We treasure humans more then animals. Most of the time. For the human saved, it is great for the human. That makes it great for all the humans that care about the saved human. That's isn't one person affected. It can be a very significant number.

Additionally, if that person saved is one of those important people, someone that in their living, helps other humans, directly their their work (such as heart surgeons) or indirectly (engineers that design products to save or improve human lives, researchers who discover significant things that will lead to human lives being saved or improved) the number of humans that could be affected is staggering.

What is that cow going to do otherwise? Walk in front of a train and inconvience a few hundred people? Cows wouldn't even exist if it wasn't for humans.

Aren't you being an intelligentist? Don't most animals suffer? Most feel pain and fear. Even little creepy crawly things. What do you propose humanity do to be fair to them as well?

Lazarus and the Gimp
28-01-2005, 22:38:29
Declare war on them.

Darkstar
28-01-2005, 22:42:25
Originally posted by sleeping_satsuma
I agree. It only takes one more Hitler to get their hands on the technology, and just imagine the consequences. We already know certain people have a prediliction for spreading disease as a method of warfare

Yep. Let's see... From the early Egyptians onward. The practice was formalized as a legitimate, studied form of warfare by the Mongols during the Middle Ages.

More recent practioners include the Spanish, the British, Germans, the French, the Russians. And lets not forget Americans, who started their country off by using germ warfare on the Native peoples.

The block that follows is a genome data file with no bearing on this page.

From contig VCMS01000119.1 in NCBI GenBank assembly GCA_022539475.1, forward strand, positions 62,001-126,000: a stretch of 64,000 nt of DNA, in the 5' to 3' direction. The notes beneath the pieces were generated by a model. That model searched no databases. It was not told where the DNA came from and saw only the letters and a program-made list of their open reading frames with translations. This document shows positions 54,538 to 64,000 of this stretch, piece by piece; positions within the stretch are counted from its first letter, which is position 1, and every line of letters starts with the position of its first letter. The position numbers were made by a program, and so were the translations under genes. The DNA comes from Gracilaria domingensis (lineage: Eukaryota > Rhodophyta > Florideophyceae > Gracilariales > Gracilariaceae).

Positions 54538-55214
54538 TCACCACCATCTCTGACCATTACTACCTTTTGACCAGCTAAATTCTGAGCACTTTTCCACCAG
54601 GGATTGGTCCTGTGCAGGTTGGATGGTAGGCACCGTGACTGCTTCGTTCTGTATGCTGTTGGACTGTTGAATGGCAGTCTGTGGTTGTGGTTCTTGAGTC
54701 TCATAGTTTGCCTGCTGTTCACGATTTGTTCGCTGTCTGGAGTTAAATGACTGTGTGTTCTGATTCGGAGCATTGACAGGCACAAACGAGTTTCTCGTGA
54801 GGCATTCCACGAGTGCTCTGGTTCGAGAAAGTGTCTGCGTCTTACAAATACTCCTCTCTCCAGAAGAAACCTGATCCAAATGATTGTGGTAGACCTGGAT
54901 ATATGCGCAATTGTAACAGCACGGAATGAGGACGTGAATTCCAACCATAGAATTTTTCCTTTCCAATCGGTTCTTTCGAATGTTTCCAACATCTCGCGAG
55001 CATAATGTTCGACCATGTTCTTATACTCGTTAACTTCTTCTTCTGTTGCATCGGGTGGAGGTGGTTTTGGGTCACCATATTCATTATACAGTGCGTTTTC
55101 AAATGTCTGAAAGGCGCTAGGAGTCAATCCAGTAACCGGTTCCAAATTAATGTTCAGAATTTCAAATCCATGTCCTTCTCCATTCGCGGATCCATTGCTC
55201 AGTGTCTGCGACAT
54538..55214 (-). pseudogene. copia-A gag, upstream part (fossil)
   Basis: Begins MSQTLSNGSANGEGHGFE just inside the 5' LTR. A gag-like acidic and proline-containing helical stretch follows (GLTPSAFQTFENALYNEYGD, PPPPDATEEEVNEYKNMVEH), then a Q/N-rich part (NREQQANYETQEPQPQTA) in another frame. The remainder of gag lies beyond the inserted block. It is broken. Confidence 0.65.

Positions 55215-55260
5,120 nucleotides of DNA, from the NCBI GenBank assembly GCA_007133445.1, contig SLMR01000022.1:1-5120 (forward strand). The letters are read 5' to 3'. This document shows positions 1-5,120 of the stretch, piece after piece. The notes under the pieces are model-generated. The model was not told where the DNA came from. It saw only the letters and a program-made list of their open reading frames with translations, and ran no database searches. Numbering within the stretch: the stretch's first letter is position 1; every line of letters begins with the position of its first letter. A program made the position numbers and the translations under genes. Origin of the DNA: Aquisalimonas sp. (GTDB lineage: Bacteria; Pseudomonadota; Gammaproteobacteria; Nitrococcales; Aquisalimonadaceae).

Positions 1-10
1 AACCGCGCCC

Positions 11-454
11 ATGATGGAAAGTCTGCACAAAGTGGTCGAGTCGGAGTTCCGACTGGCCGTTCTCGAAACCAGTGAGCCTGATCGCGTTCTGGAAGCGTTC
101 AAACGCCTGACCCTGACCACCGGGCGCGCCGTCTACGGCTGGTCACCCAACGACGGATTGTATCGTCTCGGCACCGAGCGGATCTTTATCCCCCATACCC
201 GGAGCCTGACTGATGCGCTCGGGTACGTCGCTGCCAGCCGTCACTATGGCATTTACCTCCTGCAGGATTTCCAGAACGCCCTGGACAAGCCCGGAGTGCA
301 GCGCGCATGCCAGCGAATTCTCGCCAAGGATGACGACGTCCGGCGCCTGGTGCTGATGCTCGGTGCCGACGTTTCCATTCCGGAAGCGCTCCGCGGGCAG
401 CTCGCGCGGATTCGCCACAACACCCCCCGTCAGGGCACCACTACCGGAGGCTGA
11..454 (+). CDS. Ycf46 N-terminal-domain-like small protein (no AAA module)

Darkstar
28-01-2005, 22:51:02
Originally posted by Sir Penguin
You're totally misfocusing again. I'm not talking about the drugs that don't get made or distributed. I'm talking about what people do. When people do something that is good, their motives shouldn't matter.

Of course, your still completely full of shit about the whole "all people are selfish" bit, but everybody knows that and again, it's not what I'm talking about.

SP

Someone forgot to give you a reach around as well?

All people are selfish as a rule, SP. There are exceptions. You will occasionally do something that you don't expect any benefits from, not even a "feel good" moment for doing it. However, most people do "good things" because it does things for them... it makes them feel better. Or it pays the bills. Or gets them laid. Or earns them brownie points with an org or Heaven. Or whatever.

Why does/did you Mom feed you and care for you? Do you view that as unselfish or selfish? For any unselfish act you can think of, there are usually selfish reasons for it to be done. Not always. But then, Humans are not always sane. Nor are they fully sane. The most unselfish of people are often considered insane.

I bullshit alot, Katie. But you are the one totally buried in the manure on this.

Darkstar
28-01-2005, 23:06:10
Originally posted by Provost Harrison
Nuclear power for the generation of electricity is what I am on about. There is so much going on about electric vehicles, etc, etc, but as long as fossil fuels have to be burnt at power plants to generate this electricity there is no advantage.

Also the integration of our use of carbon products back into the carbon cycle. Have you ever thought that the genetic modification of plants may allow us to 'grow' fuelstuffs to power our vehicles? Just a thought for you ;)

Couple of points:
Nuclear power didn't take over the world for a reason. What is that reason? It's nastier then petrol, and costs more. Most studies that say it is cheaper, don't take into account the government subsiziding that go into them. Then, there is the left overs... all that toxic, highly radioactive waste products. We could probably improve nuclear power to be much less wasteful and much less dangerous, but we haven't.